Ohio and the economic crisis: Part I

by Policy in Practice on December 2, 2008

Monday afternoon, Governor Ted Strickland held a press conference to share with his fellow Ohioans the situation the state is expecting to face over the next few years. The outlook for the economy is less than encouraging.

Policy in Practice has obtained slides prepared for that press conferenced by the Office of Budget Management, in addition to a letter that Strickland has sent to President-Elect Obama, reproduced below:

December 1st, 2008

The Honorable Barack Obama
The Office of the President-Elect
Washington, DC 20270

Mr. President-Elect,

As you know, most states are facing the same economic challenges the national economy is facing. Our economies are deteriorating rapidly with almost all states either in a recession or at risk of one. In Ohio, we are projected to see a reduction in wage and salary income for the first
time ever.

As a result of the national recession, most governors are facing significant revenue shortfalls in the remainder of fiscal year 2009 as many work to meet their constitutional requirements to balance their state budgets. In Ohio, even though we have already made nearly $1.3 billion in budget adjustments this biennium and most agency spending levels have been reduced to 87.25% of their originally budgeted levels, we are still facing a projected shortfall of $640 million in 2009. Ohioans have sacrificed and have been resilient in the face of the cuts taken thus far. However, additional cuts would be devastating as we are trying to provide basic safety net services during this recession and to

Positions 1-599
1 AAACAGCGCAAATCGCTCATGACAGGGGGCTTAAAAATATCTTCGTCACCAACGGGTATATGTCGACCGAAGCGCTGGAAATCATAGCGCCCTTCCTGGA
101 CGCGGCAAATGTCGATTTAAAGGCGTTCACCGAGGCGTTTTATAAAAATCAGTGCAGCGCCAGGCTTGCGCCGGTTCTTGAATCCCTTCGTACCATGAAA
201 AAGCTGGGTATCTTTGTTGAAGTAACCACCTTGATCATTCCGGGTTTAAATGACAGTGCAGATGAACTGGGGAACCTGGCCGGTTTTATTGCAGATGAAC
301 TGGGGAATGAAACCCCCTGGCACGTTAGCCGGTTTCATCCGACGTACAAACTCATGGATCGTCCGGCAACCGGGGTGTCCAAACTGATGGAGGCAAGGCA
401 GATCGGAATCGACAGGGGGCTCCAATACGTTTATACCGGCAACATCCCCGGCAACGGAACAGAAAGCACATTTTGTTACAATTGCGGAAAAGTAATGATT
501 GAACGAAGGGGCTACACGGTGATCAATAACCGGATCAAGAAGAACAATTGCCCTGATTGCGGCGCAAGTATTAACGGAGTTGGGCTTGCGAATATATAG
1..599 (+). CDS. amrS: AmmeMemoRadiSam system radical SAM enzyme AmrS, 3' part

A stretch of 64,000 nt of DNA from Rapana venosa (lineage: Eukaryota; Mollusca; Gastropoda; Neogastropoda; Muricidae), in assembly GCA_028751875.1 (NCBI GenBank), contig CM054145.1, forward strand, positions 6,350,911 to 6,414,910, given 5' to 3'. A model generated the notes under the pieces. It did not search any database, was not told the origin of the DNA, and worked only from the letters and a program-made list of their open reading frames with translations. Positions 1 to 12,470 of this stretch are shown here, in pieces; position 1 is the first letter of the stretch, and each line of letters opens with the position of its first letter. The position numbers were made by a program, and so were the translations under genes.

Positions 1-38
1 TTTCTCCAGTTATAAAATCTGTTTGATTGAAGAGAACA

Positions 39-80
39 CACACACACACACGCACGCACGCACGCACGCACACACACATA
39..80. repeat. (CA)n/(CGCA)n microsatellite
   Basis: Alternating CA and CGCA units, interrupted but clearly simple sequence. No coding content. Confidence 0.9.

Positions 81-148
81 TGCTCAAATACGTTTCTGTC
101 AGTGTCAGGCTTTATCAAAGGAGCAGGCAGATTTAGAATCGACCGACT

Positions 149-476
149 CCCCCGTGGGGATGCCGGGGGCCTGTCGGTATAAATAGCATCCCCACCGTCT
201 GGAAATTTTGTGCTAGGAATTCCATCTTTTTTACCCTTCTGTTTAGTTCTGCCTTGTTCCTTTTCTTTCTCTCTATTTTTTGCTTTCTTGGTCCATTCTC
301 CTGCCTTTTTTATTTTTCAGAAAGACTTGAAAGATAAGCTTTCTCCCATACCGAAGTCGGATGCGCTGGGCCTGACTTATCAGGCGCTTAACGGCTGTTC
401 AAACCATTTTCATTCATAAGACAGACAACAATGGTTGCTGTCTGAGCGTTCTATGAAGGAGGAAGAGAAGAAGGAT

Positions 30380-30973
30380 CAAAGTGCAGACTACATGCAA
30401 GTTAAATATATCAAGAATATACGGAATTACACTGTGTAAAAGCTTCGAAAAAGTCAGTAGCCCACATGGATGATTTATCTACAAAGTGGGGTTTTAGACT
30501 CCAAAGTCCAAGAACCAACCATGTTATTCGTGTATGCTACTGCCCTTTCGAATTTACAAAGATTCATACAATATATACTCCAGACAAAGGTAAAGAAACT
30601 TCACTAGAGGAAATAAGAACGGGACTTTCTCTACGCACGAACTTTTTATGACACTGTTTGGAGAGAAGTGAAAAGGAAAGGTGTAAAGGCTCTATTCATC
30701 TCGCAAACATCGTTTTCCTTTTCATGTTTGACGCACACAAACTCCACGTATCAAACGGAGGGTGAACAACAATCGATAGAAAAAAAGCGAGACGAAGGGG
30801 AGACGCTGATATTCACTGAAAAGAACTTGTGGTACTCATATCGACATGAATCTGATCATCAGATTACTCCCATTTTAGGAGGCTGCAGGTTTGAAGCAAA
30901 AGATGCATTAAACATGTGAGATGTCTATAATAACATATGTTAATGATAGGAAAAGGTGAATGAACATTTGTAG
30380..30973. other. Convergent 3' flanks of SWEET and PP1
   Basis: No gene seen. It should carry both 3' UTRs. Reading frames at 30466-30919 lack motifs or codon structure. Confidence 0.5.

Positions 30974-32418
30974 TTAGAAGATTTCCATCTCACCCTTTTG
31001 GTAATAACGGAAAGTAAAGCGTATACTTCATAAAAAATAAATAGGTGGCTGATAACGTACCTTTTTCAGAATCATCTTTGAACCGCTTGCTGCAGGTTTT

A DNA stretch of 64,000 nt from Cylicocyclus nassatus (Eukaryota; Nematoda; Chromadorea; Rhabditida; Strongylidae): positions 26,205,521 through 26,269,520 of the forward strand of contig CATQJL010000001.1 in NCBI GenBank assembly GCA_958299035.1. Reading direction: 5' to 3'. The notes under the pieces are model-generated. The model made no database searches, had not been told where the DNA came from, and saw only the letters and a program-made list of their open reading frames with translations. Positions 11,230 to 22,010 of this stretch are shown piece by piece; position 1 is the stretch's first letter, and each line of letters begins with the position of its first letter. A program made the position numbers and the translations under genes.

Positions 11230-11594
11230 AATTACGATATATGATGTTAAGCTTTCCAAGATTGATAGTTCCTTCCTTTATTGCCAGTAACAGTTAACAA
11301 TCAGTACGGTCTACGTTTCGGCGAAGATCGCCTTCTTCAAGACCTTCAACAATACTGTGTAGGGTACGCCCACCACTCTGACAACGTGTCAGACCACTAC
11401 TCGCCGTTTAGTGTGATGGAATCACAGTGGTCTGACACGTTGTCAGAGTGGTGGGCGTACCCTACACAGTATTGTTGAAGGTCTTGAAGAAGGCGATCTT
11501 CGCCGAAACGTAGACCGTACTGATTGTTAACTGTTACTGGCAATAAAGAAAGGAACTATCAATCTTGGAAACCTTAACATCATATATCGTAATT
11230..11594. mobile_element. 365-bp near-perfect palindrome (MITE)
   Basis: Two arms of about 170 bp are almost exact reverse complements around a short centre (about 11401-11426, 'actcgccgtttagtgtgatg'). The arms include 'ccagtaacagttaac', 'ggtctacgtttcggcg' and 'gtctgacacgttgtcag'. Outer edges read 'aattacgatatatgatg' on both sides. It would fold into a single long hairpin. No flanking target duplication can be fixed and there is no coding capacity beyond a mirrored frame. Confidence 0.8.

stimulate the economy.

As governors prepare to introduce their fiscal years 2010-11 budgets in early 2009, they again face shortfalls. Some of these shortfalls, like Ohio’s, are of historic proportions. In the next two years, Ohio will confront the most serious erosion in revenues it has experienced in the last 40 or 50 years. At flat funding for fiscal years 2010-11, Ohio is projected to have a $7.3 billion deficit. And even if we fund each agency at 90% for FY10-11, which in and of itself would mean cuts to important services Ohioans depend upon and decreased investments in initiatives that stimulate the economy, Ohio would still have a $4.7 billion deficit for the coming biennium.

To avoid drastic cuts in important services states provide and to allow states to continue to invest in activities that will spur economic activity, substantial aid to the states is needed immediately. Therefore, I ask you to work with Congress to provide the following:

> $100 Billion in Block Grants to the States: Unless federal resources are provided, the severe nature of current and future shortfalls states are facing will have devastating consequences on core services states provide, including education (early care through higher education), healthcare, vaccinations, food safety, and other vital public health and safety net services. Giving states block grants to ensure that these basic services are not compromised and that states can continue to invest in education at all levels is a critical part of any recovery package.